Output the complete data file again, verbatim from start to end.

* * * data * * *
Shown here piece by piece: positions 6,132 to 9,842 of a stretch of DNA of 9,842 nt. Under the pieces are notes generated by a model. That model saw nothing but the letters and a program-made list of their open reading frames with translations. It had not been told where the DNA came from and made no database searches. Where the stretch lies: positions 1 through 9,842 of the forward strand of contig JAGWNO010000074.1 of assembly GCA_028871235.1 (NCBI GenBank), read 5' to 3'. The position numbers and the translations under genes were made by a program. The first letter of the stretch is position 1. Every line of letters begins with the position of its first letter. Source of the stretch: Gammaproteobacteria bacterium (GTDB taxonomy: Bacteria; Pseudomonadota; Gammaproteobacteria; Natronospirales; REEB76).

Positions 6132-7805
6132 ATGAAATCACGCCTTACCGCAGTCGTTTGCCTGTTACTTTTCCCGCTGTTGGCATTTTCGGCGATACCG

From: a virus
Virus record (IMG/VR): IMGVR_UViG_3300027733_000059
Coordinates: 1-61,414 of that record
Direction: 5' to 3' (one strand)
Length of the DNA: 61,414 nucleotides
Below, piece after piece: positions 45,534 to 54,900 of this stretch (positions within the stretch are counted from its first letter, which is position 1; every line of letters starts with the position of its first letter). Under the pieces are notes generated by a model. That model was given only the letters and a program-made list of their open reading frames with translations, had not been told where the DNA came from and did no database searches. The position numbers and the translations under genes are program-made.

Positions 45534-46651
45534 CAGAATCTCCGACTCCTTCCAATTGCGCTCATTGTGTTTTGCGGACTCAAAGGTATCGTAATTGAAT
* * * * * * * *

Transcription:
Shown here piece by piece: positions 6,132 to 9,842 of a stretch of DNA of 9,842 nt. Under the pieces are notes generated by a model. That model saw nothing but the letters and a program-made list of their open reading frames with translations. It had not been told where the DNA came from and made no database searches. Where the stretch lies: positions 1 through 9,842 of the forward strand of contig JAGWNO010000074.1 of assembly GCA_028871235.1 (NCBI GenBank), read 5' to 3'. The position numbers and the translations under genes were made by a program. The first letter of the stretch is position 1. Every line of letters begins with the position of its first letter. Source of the stretch: Gammaproteobacteria bacterium (GTDB taxonomy: Bacteria; Pseudomonadota; Gammaproteobacteria; Natronospirales; REEB76).

Positions 6132-7805
6132 ATGAAATCACGCCTTACCGCAGTCGTTTGCCTGTTACTTTTCCCGCTGTTGGCATTTTCGGCGATACCG

From: a virus
Virus record (IMG/VR): IMGVR_UViG_3300027733_000059
Coordinates: 1-61,414 of that record
Direction: 5' to 3' (one strand)
Length of the DNA: 61,414 nucleotides
Below, piece after piece: positions 45,534 to 54,900 of this stretch (positions within the stretch are counted from its first letter, which is position 1; every line of letters starts with the position of its first letter). Under the pieces are notes generated by a model. That model was given only the letters and a program-made list of their open reading frames with translations, had not been told where the DNA came from and did no database searches. The position numbers and the translations under genes are program-made.

Positions 45534-46651
45534 CAGAATCTCCGACTCCTTCCAATTGCGCTCATTGTGTTTTGCGGACTCAAAGGTATCGTAATTGAAT